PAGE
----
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Seller lied about the year the home was built. Solution?

We bought a condo six months ago, and it is on the 3rd floor. Everything we received stated that the house was built in 1938 and that there was no new construction. Everything inside was new, so there had obviously been work to all of the units in the building.

After purchasing and moving in we realized that the building had been gutted in 2006 and that the third story was actually an addition at that point. We were told by the city's building inspector that because the third story was new, it should never have been advertised as 1938.

Is this true, and do we have any recourse options?
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August 20 2012 - Bloomingdale
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Answers (7)

Profile picture for wetdawgs
It appears that different parties have different definitions of "year built".   Your unit sounds like it was built in 2006, although it is an upper floor of a structure built in the 30s.       As the infrastructure is associated with building in the 1930s, if I were purchasing it I'd sure want to know that and would have been happier with the 1938 date than 2006. 
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August 20 2012
Profile picture for user9083519
I don't have any recourse in mind. I'm just trying to gain a better understanding of the process based on what the city's building inspector said to me. 

Put another way, there was no mention of a renovation of any kind. In fact, at one point they specifically said that there was no new construction. We are facing a ton of code violations which were not present during the home inspection, and when the city inspector was out recently they said that the home should not have been advertised as 1938 since our floor didn't exist in 1938.
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August 20 2012
Profile picture for wetdawgs
What recourse would you be thinking of?    

Most real estate advertising has disclaimers about information on properties is presented to the best of ability but up to buyer to confirm. 

Where I live, a major remodel with an addition would still be noted as 1938 building  with 2006 remodeling if remodeling date noted.   I don't see that the seller (or seller's agent) lied.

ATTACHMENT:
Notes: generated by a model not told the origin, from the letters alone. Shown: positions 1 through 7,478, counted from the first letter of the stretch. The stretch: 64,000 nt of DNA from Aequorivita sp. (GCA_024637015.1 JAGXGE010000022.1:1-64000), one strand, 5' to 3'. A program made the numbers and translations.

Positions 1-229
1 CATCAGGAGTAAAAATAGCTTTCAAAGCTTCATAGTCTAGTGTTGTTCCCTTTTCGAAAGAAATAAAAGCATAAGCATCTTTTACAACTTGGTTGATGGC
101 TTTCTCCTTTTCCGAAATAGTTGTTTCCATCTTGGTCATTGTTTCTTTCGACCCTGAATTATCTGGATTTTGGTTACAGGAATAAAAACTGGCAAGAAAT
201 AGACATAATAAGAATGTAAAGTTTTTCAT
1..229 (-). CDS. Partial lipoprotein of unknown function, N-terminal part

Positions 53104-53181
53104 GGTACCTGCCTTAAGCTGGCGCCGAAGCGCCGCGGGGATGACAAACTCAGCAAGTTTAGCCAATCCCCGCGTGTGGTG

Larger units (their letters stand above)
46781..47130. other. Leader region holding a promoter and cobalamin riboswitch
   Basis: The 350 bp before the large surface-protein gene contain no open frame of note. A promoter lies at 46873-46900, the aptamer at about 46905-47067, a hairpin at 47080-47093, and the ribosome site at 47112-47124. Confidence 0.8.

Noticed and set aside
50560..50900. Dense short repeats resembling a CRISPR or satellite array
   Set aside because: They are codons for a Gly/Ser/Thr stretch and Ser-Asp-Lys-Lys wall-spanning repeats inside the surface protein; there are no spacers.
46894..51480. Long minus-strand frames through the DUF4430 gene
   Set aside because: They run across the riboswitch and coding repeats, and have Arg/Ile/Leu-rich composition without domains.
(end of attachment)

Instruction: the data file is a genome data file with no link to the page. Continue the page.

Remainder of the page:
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August 20 2012
The listing agent looks at the town records, and it most likely listed the property as being built in 1938.  If it was rehabbed or an addition made later on, that may not have shown on the town card at the assessors office.  So instead of owning a property built in 1938, you own one built in 2006.    What type of recourse do you anticipate?
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August 20 2012
Ultimately, both the buyers agent and the sellers agent should have done all their homework. If the prelims stated that the home was built in 1938, then that is the correct date. Additions do not count as new. This should have been brought up before close of escrow.
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August 20 2012
I am curious what type of recourse you think you want or deserve. What do you wish would happen? Could you not do your due diligence, look around, and see that this wasn't bult and left intact since 1938?
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August 20 2012
From what you have stated the home was built in 1938 and remodedled or "added onto" which could give it an effective year built of 2006, but had the Seller said it was built in 2006 and you purchased would you not feel dupped finding out it was actually built in 1938? . Sellers are required to put the actual year built.
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August 20 2012
 
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Seller lied about the year the home was built. Solution?
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August 20 2012 | 7 answers
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